Banks and other financial institutions entered 2017 facing an increasingly daunting framework of anti-money-laundering (AML) laws and regulations. During the past several years, regulatory agencies have been aggressively stepping up their enforcement
actions, and they’ve levied huge fines for compliance failures.
For instance, the New York State Department of Financial Services (NYDFS)1 and the UK Financial Conduct Authority recently issued penalties of more than $600 million for AML failings at Deutsche Bank from 2011 to 2015 in connection with securities trades originating in Russia. In addition, the Financial Industry Regulatory Authority’s 2017 Regulatory and Examination Priorities Letter indicated that AML will remain a focus—especially in areas where the agency has observed shortcomings. The letter expressed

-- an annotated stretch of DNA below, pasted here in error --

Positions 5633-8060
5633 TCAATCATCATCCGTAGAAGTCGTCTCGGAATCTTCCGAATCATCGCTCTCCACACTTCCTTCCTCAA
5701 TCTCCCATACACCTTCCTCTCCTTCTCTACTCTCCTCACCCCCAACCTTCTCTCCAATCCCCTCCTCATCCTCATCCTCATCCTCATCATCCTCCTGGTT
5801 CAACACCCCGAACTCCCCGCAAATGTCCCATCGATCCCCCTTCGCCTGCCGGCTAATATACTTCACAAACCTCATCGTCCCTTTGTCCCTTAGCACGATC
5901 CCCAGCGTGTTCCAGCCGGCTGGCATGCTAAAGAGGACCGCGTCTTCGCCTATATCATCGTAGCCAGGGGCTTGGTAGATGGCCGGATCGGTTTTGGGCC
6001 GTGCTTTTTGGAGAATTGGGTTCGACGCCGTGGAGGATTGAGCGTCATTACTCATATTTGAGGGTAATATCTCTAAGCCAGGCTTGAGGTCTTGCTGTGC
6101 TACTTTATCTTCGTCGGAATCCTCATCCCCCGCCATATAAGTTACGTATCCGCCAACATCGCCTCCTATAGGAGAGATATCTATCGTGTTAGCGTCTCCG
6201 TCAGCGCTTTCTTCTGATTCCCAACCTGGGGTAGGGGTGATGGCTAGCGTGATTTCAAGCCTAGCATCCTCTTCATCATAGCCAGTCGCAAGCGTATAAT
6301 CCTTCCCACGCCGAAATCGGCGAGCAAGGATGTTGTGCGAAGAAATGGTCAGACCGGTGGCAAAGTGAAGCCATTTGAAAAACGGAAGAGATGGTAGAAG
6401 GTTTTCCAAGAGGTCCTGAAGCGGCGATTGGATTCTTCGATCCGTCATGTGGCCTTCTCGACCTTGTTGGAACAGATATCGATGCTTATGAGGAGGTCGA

specific concern about lapses in data integrity and inadequate surveillance systems that have caused gaps in firms’ automated trading and money movement surveillance systems.
Anti-money laundering compliance continues to present a significant challenge for financial institutions in the United States and abroad—especially given the record-breaking fines that regulatory bodies imposed in 2016 through early 2017. We highlight five key steps for financial institutions to take in 2017 to avoid potential regulatory sanctions and fines.